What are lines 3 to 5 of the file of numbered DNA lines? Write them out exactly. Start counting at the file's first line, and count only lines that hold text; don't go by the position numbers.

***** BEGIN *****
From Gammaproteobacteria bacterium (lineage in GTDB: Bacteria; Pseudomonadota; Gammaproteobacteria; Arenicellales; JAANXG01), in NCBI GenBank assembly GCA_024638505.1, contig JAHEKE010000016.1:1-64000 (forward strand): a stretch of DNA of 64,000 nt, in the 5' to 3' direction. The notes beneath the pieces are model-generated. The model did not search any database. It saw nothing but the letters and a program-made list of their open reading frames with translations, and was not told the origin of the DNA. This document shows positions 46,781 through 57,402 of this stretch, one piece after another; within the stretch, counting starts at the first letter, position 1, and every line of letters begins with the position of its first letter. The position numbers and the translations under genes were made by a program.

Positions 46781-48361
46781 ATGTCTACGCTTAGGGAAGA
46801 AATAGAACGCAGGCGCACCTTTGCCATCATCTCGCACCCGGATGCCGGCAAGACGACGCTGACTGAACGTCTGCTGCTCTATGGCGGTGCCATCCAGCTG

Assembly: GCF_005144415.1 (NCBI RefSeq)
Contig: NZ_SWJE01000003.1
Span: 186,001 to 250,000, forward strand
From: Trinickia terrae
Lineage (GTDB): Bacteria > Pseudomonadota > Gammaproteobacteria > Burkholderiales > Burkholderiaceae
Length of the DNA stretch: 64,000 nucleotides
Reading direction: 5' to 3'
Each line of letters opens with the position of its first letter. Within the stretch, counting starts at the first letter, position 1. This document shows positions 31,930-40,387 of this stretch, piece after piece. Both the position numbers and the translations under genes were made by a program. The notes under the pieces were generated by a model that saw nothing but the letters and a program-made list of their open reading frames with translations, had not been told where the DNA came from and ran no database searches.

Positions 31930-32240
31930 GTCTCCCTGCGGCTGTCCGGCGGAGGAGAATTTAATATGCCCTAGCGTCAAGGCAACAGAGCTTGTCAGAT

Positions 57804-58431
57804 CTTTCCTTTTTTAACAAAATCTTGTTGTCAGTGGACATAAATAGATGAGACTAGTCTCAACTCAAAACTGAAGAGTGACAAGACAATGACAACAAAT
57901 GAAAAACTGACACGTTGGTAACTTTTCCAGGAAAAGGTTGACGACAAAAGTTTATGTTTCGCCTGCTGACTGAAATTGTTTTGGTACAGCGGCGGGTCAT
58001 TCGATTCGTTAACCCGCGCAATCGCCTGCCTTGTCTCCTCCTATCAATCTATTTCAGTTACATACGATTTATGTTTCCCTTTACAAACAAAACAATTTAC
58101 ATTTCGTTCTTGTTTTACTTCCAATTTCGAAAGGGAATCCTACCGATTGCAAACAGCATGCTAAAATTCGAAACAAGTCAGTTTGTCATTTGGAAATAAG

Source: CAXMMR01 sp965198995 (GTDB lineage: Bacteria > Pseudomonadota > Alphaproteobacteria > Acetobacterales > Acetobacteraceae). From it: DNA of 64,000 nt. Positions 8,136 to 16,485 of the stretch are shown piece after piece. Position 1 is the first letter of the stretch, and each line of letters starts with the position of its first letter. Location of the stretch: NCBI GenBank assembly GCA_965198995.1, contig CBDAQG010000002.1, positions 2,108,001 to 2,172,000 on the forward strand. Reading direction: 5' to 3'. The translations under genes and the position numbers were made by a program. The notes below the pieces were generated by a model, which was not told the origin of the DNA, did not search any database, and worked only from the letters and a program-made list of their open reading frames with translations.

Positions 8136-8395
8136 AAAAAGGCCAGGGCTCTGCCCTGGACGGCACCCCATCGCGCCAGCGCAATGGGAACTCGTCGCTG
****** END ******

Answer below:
46781 ATGTCTACGCTTAGGGAAGA
46801 AATAGAACGCAGGCGCACCTTTGCCATCATCTCGCACCCGGATGCCGGCAAGACGACGCTGACTGAACGTCTGCTGCTCTATGGCGGTGCCATCCAGCTG

Assembly: GCF_005144415.1 (NCBI RefSeq)